In the summer of 2006, I started eating an LCHF diet and since then I have continued to do so. It has now been eight years and I decided it was time for a thorough checkup.
According to certain fat and meat phobics, I should have been dead a long time ago. Personally, I’m planning to hang in there for about 50 more years. So who’s going to be right?
Here’s the result from my recent blood work:
I’m basically healthy. But as a 42-year old dad to a small child, with some sleep deprivation, and who regularly works 60-hour weeks, this is probably the time when health should start to fail.
If LCFH doesn’t save me.
I’ve eaten an LCHF diet for eight years, at times very strict, at other times less strict. Plenty of butter, eggs, meat and heavy cream – and vegetables. For the last six months I’ve also done intermittent fasting, 16:8, on most weekdays ( I skip breakfast).
Here’s a summary of my results 2007-2014.
The recent test results are in the colored columns. Numbers converted to US units to the right.
The wild rumors about how dangerous LCHF is long term, don’t get validated in my blood work. After eight years on LCHF they are excellent, just as when I started. There simply aren’t any big changes during these years.
Many things are typical and the trends are also confirmed in studies on low-carb diets:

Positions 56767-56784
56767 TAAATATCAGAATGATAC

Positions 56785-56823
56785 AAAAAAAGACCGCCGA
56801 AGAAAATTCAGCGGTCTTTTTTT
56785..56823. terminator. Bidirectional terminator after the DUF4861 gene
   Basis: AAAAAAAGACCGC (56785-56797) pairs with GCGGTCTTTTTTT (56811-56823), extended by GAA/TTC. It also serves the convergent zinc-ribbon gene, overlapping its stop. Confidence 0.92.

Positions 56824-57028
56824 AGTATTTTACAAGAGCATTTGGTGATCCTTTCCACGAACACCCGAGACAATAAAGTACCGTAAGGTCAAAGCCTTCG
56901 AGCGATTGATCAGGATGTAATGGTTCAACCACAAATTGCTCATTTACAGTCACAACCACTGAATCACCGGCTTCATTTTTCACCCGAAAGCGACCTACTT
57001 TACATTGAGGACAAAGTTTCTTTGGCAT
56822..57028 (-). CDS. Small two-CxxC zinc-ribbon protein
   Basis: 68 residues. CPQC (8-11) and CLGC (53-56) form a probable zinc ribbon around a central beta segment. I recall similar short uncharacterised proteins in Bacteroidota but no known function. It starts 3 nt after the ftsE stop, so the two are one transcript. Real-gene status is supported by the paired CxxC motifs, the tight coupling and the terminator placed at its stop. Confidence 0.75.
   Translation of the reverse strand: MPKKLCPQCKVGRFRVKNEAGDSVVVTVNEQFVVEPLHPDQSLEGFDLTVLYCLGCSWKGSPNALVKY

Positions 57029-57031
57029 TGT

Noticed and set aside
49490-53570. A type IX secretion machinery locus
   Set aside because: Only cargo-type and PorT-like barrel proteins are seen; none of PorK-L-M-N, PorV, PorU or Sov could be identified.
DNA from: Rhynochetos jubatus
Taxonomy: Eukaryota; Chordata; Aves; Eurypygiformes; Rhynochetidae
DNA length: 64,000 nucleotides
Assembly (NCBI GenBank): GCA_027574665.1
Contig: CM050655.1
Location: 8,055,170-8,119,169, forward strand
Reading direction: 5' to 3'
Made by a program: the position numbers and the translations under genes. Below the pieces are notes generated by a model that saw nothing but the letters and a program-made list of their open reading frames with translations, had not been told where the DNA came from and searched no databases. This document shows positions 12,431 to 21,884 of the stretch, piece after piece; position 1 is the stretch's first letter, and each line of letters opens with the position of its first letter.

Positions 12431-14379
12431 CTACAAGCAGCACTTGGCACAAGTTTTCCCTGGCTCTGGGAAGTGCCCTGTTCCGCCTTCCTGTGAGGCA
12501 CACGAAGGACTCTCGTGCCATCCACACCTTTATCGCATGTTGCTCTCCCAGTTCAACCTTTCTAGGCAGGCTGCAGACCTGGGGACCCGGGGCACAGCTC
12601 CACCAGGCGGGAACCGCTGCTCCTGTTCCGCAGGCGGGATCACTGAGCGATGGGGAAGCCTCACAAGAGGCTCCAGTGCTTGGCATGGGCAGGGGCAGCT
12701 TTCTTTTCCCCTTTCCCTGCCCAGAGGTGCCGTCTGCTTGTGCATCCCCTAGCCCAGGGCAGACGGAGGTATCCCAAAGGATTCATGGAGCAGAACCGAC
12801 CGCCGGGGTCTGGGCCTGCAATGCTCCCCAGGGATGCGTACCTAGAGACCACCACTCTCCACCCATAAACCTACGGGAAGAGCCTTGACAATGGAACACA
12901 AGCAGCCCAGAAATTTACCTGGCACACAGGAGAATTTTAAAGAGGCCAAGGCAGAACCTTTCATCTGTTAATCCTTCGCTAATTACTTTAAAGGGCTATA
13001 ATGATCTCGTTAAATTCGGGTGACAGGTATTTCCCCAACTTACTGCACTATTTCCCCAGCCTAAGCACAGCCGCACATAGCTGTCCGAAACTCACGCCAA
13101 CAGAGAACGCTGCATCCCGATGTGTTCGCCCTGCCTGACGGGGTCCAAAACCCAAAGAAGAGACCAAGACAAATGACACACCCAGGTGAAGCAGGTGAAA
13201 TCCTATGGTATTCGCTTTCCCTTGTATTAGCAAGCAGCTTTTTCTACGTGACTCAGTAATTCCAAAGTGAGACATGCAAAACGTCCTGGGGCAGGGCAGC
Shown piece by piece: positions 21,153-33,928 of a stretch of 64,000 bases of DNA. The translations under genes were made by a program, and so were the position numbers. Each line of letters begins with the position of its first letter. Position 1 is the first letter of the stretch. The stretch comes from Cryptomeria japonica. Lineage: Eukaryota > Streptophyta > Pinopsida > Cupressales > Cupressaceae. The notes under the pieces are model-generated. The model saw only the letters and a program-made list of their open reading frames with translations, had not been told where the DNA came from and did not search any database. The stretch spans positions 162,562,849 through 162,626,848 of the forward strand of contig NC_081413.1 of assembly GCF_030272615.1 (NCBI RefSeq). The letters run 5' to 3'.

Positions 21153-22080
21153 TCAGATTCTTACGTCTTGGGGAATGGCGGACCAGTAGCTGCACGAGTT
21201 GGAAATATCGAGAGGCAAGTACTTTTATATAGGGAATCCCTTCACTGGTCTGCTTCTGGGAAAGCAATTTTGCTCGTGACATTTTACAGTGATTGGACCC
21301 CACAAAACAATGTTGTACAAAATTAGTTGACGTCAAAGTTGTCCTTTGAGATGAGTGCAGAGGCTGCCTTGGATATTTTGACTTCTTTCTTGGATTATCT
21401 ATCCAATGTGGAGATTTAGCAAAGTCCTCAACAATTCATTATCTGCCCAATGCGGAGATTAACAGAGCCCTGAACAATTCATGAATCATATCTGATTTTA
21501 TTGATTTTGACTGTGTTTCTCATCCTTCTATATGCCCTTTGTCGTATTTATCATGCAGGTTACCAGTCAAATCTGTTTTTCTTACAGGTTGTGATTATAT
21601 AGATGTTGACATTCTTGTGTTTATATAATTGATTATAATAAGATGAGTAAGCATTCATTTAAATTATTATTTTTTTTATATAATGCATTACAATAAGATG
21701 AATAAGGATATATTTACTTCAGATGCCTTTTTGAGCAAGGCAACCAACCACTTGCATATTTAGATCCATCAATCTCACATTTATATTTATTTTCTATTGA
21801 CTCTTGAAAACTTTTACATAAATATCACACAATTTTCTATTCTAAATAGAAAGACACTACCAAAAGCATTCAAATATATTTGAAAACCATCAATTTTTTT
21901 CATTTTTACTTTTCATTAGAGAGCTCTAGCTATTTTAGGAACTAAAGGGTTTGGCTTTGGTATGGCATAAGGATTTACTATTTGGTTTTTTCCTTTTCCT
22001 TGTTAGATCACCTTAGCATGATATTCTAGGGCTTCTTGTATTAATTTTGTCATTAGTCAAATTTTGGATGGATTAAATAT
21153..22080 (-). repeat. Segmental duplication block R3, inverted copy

- Low triglycerides (good)
- Excellent HDL cholesterol levels
- Nice ApoB/AI ratio
- A low fasting blood sugar and a low HbA1c (good)
- Low, but normal, insulin levels, measured as C-peptide (probably excellent)
- A normal weight and a normal waist circumference
- A low and good blood pressure
To summarize, all problems associated with the metabolic syndrome and type 2 diabetes usually improve on LCHF. Obesity, high blood pressure, high blood sugar, high insulin levels and dangerously disturbed cholesterol numbers (high triglycerides and low HDL).
My test results also show that the inflammatory level in the body – as measured CRP – is non-detectible on all test occasions.
With these results in mind the fantasy talk about long-term risks with LCHF doesn’t seem to be valid, at least not in my case. Perhaps you’ll have to put up with me for about 50 more years.
I’ve kept my weight at a normal weight level effortlessly and without any calorie counting during these years. I’ve gone up and down a few pounds within the normal range.
During my experiment with a strict LCHF diet and ketone measuring, I lost 12 lbs/5 kg. They came back when I returned to liberal LCHF, but disappeared again when I added 16:8.
My experience is that the latter is clearly the easier alternative. At least if you’re like me, and not that sensitive to carbohydrates. So I will continue with liberal LCHF with the addition of 16:8 on weekdays.
What Do You Think?
What has happened to your health markers on LCHF?